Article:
First Sockeye Arrives
Bussanich stated that higher water temperatures and low water-levels are stressing the migrating sockeye salmon.
Through July 27, 368 sockeye were counted at Lower Granite Dam.
But the tribal alliance says only 5,000 to 15,000 sockeye have so far made it to Osoyoos Lake.
Record-high temperatures over the last couple of months have caused the deaths of almost 250,000 sockeye salmon in their annual trip up the Columbia River this year. And get this, only 25% of sockeye passing through the Bonneville Dam are making it to Ice Harbor Dam.
"Right now it's grim for adult sockeye", said Russ Kiefer of the Idaho Department of Fish and Game. As they linger in the warm water and concentrate themselves in smaller areas in search of cool water, they are more susceptible to the pathogens that grow in warmer waters and spell their demise, explains U.S. Fish and Wildlife Service's spokesperson Don Campton.
Sockeye salmon lies dead on the bed of the Little White Salmon River, where it swam to escape the heat in the Colombia River. But this year as many as 80 percent of those fish could die, said Ritchie Graves of the National Oceanic and Atmospheric Administration. Management teams are releasing cooler water from the deep reservoirs that dot the Columbia in an effort to keep water temperatures below 70 degrees.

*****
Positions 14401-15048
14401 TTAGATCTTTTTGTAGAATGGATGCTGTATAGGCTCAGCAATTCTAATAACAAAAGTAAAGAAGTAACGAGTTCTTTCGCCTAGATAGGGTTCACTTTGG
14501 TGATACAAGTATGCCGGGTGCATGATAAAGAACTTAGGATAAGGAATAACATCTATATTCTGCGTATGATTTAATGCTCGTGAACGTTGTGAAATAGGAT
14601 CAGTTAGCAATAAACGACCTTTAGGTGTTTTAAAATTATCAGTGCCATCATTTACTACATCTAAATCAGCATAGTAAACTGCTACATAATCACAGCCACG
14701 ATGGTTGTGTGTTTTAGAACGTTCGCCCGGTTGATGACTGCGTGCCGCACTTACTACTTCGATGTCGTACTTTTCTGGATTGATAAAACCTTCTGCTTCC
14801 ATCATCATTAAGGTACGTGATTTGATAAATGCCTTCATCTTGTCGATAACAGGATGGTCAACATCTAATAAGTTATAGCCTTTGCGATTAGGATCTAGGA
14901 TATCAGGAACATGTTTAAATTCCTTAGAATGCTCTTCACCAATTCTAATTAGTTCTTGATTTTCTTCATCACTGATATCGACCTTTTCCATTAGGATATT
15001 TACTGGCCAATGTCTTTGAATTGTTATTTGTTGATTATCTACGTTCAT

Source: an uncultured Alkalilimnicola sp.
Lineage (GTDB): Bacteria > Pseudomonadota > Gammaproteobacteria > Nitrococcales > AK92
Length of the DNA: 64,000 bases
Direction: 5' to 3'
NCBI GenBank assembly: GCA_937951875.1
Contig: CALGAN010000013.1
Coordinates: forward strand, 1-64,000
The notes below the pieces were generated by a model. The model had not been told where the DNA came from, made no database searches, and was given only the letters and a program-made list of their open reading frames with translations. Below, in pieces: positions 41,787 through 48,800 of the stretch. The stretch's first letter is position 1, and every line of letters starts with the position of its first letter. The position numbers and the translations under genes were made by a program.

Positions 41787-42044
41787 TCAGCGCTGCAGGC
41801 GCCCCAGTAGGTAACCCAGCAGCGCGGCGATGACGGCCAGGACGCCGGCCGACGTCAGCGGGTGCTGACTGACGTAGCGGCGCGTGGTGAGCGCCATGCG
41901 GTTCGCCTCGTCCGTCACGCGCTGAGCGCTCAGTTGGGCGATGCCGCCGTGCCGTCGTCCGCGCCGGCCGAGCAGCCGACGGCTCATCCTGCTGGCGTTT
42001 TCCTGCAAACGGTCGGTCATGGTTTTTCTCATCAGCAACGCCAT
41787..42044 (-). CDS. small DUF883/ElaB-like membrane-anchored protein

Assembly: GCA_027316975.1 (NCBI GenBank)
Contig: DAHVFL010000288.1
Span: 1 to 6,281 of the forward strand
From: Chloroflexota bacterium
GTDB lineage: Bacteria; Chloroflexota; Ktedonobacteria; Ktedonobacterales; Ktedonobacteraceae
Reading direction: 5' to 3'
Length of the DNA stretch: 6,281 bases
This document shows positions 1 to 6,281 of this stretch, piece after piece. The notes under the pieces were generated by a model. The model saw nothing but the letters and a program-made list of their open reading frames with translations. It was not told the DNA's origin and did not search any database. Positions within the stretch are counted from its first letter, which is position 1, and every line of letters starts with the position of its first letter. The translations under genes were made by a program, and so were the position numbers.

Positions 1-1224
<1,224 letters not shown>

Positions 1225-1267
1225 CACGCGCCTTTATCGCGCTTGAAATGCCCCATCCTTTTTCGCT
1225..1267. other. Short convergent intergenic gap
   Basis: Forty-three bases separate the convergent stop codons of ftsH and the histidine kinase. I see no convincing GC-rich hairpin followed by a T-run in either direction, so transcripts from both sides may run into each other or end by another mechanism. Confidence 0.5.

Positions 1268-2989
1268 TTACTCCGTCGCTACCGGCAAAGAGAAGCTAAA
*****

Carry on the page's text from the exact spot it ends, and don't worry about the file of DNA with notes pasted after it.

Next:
"There's no doubt on the part of our climatologists that say that these are the kinds of conditions that we will see in the future," Scott told ThinkProgress.
The run in 1991 was listed as endangered under the Endangered Species Act, kicking off a hatchery program that at first had only a handful of returning fish to propagate the species.
To help aid in their conservation, Oregon and Washington officials have both agreed to place a ban on commercial and recreational fishing indefinitely.
Sockeye Arrives at Stanley Despite Warm Water by Associated Press, Teton Valley News, 7/29/15
Salmon Dying by the Thousands in Hot U.S. Rivers by Ted Ranosa, Tech Times, 7/29/15
First Sockeye of Year Returns to Redfish Creek Despite Hot Rivers by Rocky Barker, Spokesman-Reivew, 7/28/15
Why Are Thousands of Migratory Salmon Dying Before They Can Spawn? by Courtney Sherwood, Christian Science Monitor, 7/27/15
Biologists Bring Sockeye into Idaho on Trucks to Get Them Out of Hot Water by Rocky Barker, Spokesman-Reivew, 7/17/15
Sockeye Salmon Suffer Infections in Warm Columbia River System by Rich Landers, Spokesman-Review, 7/17/15
Half of Columbia River Sockeye Salmon Dying Due to Hot Water by Associated Press, The Oregonian, 7/18/15
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